Lucy Nicholson, one of this year’s academic placement students, writes:
During the spring term of this year, I became interested in completing an academic placement for one of my English modules: ‘Women’s writing and feminist theory’ and thus after more research and discussion with Dr Cindy Becker I decided it would be a thoroughly interesting and exciting project to undertake as an undergraduate student.
My academic placement was specifically an archival research project, which researched the ideology behind feminist theory in relation to the representation of women in the children’s classics Ladybird books. This meant I was basing my research around my module requirements in an area of my choice. This was a perfect topic of research for me since being fascinated with ladybird books from an early age, the nostalgia I felt when being reunited from a favourite pastime was highly rewarding. This was complimented by the knowledge that the Museum of English Rural Life (MERL, on the London road campus) has one of the largest Ladybird book collections in the UK, so I was rather spoilt with a choice of vintage to modern Ladybird publications.
I spent a lot of my time researching in MERL in between lectures and seminars; however, this wasn’t a problem since the museum is a short 15-minute walk from the University campus. From here I was able to read through different Ladybird books and write down my findings, which then allowed me to narrow my topic to ‘The Ladybird Woman: At home and at work: 1950s-1970s.’ After my research was complete I was able to divide my information into different topics, for example the representation of race in Ladybird books. This was particularly interesting since little associations to other races were shown in the earlier publications except through politically incorrect images such as a ‘black doll in a maids outfit’. My excitement to research the Ladybird publications was ever growing, even leading me to visit a local exhibition on the subject. My excitement arguably was even verging on obsessive, where I have rather humorously been known as the ‘Ladybird Lady’ on several accounts; I have enjoyed this association however since I am a proud fan!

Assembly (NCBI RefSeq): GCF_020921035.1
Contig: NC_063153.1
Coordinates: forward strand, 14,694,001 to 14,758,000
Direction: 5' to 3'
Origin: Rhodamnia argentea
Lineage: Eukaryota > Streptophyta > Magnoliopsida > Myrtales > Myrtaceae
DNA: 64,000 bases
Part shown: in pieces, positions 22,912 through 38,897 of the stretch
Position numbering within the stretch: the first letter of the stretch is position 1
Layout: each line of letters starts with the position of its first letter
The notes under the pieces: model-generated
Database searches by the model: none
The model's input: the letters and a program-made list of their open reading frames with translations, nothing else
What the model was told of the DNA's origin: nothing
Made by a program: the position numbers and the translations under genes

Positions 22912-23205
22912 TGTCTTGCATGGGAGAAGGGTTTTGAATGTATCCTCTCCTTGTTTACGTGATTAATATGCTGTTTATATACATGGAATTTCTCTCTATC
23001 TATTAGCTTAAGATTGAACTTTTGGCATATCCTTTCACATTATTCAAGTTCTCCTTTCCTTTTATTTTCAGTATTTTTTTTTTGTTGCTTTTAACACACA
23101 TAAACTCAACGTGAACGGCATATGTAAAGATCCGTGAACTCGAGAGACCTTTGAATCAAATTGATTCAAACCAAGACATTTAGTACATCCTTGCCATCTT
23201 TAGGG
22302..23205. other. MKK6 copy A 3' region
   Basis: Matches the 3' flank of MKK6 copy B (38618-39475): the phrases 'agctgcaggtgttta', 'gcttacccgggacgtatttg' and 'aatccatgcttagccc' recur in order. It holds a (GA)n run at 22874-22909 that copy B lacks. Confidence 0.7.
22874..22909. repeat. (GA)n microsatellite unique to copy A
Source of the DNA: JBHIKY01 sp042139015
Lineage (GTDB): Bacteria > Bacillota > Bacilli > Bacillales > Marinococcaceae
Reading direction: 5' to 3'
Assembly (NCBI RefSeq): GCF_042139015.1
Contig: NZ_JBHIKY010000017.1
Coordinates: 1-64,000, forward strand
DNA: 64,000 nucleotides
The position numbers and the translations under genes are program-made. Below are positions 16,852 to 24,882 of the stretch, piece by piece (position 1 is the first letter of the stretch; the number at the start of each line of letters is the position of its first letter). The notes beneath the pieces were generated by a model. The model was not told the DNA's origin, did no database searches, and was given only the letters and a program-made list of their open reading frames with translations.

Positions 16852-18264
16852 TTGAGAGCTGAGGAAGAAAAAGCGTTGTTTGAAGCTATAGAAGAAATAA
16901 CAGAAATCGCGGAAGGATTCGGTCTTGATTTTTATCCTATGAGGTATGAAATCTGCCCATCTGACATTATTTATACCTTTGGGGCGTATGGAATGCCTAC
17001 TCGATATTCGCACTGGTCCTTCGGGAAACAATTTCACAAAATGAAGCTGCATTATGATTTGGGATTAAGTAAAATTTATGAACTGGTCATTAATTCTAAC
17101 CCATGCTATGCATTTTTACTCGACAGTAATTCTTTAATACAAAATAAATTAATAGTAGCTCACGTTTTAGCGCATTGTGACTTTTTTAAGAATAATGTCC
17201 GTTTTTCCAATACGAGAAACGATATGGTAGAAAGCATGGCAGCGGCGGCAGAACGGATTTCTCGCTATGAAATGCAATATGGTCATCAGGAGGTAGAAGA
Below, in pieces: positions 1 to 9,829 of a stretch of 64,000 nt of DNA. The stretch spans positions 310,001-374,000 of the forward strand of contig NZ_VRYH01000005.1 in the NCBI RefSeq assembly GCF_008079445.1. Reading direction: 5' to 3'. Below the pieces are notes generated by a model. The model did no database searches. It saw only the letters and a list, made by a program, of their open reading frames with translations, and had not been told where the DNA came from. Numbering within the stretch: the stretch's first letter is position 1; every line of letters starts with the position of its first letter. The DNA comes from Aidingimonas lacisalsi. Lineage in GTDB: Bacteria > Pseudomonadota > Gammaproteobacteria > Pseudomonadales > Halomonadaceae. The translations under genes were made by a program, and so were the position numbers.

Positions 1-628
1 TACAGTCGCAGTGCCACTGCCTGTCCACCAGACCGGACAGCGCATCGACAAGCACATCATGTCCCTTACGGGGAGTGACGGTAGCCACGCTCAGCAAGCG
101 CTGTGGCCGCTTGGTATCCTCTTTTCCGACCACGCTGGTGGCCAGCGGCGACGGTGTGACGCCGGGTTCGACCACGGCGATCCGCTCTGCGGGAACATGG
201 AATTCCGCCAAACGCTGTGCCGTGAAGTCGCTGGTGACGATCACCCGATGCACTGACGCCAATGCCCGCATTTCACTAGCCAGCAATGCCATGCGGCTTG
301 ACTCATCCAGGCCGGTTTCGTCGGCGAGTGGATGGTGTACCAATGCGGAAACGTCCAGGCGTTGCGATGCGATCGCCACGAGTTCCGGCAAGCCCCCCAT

My final piece was in a report format and professionally bounded which would be my assessed piece for my module. This was another benefit of the placement since sometimes feeling ‘left in the dark’ with English essays, a report gave me more freedom and the confidence to achieve a good grade in overall. I would highly recommend an academic placement whether it is in archival research or in a real working environment since it is a great addition to your CV and I believe is a valuable skill to obtain for future job prospects and researching for projects ie dissertations. I definitely will think about completing an academic placement again.